By Gale Fiege Herald Writer
DARRINGTON — Diane Bryson Boyd, community center board president, is the grand marshal of the Independence Day parade here on Sunday.
Nominated by the Town Council, Boyd sees the honor as a way to remind people of the ongoing fundraising efforts to refurbish the town’s community center.
So far the campaign has raised $28,000 to replace the center’s roof and gym floor. Boyd estimates the work will cost more than $100,000.
That’s a lot of garage sales, dinners, dances, cribbage games and, beginning this week, sales of “Great Eats: The Darrington Community Center Cookbook.”
The fundraising campaign hopes to raise another $9,000 through sales of the $18 cookbook. The book can be purchased during the July 4 festivities Sunday at Old School Park and at several stores in town. In addition, the Sauk-Suiattle Tribe donated a 1996 Pontiac van to be raffled off Sunday. Proceeds also go to the community center fundraising campaign.
“The cookbook is awesome and the rest of the fundraising is going well,” Boyd said.
Just as the community did in 1952 to build the community center, people in Darrington are rallying to fix the beloved building.
The 7,000 board feet of beautiful old tongue-and-groove Douglas fir has been refurbished a couple of times, but the wood is worn, missing in several places, and nail heads pop up here and there. The roof leaks in a few places and has been patched numerous times.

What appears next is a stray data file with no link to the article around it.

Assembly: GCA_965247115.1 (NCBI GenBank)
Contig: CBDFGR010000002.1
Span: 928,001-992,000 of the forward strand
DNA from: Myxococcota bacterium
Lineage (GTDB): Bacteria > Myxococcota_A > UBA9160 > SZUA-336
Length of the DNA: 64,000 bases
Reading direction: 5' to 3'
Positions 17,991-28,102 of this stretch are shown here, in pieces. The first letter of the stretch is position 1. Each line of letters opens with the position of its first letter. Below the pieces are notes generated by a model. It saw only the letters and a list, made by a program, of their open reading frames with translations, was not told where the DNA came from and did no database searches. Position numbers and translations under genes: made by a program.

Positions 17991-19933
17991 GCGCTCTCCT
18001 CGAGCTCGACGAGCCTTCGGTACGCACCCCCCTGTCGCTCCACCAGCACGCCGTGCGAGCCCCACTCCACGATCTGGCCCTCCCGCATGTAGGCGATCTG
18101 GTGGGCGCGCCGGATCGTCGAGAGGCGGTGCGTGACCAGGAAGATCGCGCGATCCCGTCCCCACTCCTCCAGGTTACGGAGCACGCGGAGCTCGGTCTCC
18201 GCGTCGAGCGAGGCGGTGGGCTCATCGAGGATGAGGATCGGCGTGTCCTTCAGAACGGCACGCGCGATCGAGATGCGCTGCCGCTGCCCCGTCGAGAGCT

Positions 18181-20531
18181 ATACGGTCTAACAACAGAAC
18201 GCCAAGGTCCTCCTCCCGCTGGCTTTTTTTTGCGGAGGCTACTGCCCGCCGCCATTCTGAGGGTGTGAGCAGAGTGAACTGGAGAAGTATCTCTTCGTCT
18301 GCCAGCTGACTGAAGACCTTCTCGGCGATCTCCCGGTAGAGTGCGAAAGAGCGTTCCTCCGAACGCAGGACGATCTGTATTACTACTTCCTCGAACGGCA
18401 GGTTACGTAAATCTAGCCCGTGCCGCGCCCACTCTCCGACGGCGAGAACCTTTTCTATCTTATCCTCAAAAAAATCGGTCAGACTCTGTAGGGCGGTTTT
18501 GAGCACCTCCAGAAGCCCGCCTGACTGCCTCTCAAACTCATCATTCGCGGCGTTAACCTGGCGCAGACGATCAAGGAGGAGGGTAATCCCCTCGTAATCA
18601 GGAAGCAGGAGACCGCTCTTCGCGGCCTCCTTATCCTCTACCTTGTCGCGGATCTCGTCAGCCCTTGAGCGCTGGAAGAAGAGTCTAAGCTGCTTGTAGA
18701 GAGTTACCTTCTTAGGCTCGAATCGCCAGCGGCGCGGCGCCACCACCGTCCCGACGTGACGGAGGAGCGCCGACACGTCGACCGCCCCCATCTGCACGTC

The town of Darrington officially owns the community center, but it is operated by a nonprofit board of directors. The board receives rental income from many groups, but there’s never enough money for major repairs, Boyd said. Darrington School District, located next door, leases the gym and pays the heating bills.
The gym is considered by some to be one of the finest old athletic facilities in Western Washington, with its all-wood interior and built-in seating for 1,200 people, who all look down on the action.
Darrington Community Center also has been the venue for countless baby showers, high school dances and graduations, wedding receptions, anniversary celebrations, funeral dinners, senior lunches, Red Cross shelters, Sauk-Suiattle tribal events and the high school’s annual Thanksgiving dinner for the town’s elders.
It’s the town’s centerpiece, Boyd said, and most people are pitching in to help save it.
Gale Fiege: 425-339-3427; email@example.com.